The federal government also offers small-business grants and other non-lending programs to help businesses grow. Its SBA 8(a) program, for example, certifies disadvantaged business owners so they can bid on set-aside government contracts.
Start or expand your business with Small Business Administration-guaranteed loans. Lender Match can help you find lenders who can provide loans for your business.
Substitutes for Government Assisted Loans
There are alternatives to government small business loans. Government small-business loans are an excellent option for qualified borrowers. However, depending on the qualifications and needs of your company, a different type of business loan may be a better fit.
If you have excellent credit, many years in business, and high revenue, you should consider bank small-business loans before considering government options. Banks typically offer the lowest rates on business loans, whereas SBA loan rates have set ranges based on federal government rules.
Loans in a hurry
Obtaining a government small-business loan requires approval from both a lender and the SBA, which can take time. If you can’t afford to wait, consider using an online lender. Some companies provide funding as soon as the same day or the next day. However, the convenience will come at a cost: a higher interest rate.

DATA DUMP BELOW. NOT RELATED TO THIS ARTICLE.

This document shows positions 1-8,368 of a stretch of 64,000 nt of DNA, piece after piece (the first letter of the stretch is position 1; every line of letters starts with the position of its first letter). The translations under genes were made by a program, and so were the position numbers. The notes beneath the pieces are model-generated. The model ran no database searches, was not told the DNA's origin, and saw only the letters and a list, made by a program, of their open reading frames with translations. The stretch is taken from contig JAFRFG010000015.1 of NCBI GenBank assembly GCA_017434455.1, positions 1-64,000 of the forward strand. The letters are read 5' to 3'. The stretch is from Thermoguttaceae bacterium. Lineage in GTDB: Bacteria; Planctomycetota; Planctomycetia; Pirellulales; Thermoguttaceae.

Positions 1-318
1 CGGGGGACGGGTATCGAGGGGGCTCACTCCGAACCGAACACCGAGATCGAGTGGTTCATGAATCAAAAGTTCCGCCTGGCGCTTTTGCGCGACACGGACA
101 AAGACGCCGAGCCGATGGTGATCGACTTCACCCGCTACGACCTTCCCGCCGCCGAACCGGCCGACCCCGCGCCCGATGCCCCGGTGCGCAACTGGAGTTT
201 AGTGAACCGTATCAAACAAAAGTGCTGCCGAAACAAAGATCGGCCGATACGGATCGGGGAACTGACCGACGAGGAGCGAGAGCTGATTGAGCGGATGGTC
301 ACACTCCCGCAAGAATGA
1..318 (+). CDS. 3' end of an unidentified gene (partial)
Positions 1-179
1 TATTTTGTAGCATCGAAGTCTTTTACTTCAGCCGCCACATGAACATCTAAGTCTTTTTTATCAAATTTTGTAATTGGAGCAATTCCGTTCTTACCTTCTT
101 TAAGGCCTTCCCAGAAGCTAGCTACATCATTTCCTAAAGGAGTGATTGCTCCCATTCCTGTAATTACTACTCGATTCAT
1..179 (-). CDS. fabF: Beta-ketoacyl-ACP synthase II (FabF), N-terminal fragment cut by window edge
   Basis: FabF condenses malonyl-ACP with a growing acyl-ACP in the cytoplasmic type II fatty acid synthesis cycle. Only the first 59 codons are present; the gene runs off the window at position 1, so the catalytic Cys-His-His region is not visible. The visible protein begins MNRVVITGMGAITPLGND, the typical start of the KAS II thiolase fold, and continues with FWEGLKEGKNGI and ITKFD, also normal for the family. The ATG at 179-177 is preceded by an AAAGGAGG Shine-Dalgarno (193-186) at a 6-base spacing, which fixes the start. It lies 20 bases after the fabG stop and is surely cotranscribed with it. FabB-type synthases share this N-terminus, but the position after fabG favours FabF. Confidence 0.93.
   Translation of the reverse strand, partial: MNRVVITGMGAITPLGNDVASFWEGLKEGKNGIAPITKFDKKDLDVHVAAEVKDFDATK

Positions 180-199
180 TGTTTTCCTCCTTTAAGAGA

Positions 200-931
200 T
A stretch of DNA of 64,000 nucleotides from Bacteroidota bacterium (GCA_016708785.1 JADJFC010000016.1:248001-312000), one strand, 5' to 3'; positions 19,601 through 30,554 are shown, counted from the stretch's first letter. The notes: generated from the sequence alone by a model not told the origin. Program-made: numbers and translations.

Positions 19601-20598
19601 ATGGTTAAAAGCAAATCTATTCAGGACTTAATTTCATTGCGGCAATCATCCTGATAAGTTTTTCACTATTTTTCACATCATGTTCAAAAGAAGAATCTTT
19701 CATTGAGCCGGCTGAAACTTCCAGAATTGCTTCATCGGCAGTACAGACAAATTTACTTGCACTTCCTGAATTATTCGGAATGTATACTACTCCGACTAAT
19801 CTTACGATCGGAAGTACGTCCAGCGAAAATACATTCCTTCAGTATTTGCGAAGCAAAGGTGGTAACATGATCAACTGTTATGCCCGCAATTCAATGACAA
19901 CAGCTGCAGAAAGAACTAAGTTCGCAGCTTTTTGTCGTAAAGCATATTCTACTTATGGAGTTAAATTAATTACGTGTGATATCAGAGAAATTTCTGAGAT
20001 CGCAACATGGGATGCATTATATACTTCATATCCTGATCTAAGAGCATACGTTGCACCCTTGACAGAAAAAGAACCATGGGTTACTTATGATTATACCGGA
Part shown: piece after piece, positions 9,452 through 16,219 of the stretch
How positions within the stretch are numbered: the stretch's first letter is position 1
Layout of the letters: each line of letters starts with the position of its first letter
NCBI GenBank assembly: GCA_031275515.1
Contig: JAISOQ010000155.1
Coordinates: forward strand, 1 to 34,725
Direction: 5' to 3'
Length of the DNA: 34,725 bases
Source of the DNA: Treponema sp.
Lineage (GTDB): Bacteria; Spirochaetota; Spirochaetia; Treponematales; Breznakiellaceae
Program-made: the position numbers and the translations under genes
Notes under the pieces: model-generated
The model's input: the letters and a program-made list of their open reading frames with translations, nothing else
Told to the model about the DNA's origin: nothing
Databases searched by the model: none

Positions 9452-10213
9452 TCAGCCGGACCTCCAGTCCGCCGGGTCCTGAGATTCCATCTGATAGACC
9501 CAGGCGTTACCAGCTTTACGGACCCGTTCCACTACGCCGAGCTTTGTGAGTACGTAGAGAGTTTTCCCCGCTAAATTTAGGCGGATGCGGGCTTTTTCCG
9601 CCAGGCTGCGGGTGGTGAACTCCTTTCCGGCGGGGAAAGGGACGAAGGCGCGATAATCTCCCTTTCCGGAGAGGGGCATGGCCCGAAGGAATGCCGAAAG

If you’re just starting out
Most government loans are not available to businesses that have not been in operation for at least two years and do not have strong financials, though lenders set their own criteria. Until your business matures, you’ll have to rely on startup business loan options like credit cards or personal loans.
Finally, if you make it far enough to receive an offer from a lender and are comfortable with the payments, don’t be concerned with the loan or advance’s annualized percentage rate. The only thing that matters is whether your projections clearly show that you can handle these payments without going into the red with your bank balances.
You’ve made it this far. You’ve gotten the loan or cash advance, and you’re making the payments with ease. It’s fantastic if you can pay it off early! Carry it out. If not, simply ensure that you continue to make consistent payments.
After your loan or advance is fully satisfied, work with your lender to lift the liens they filed on your company (they will file them) and receive confirmation that all obligations to them have been fully satisfied.
The foregoing information provided herein is not intended to be investment, tax, or financial advice. You should do your due diligence to seek advice from a licensed professional regarding your specific situation.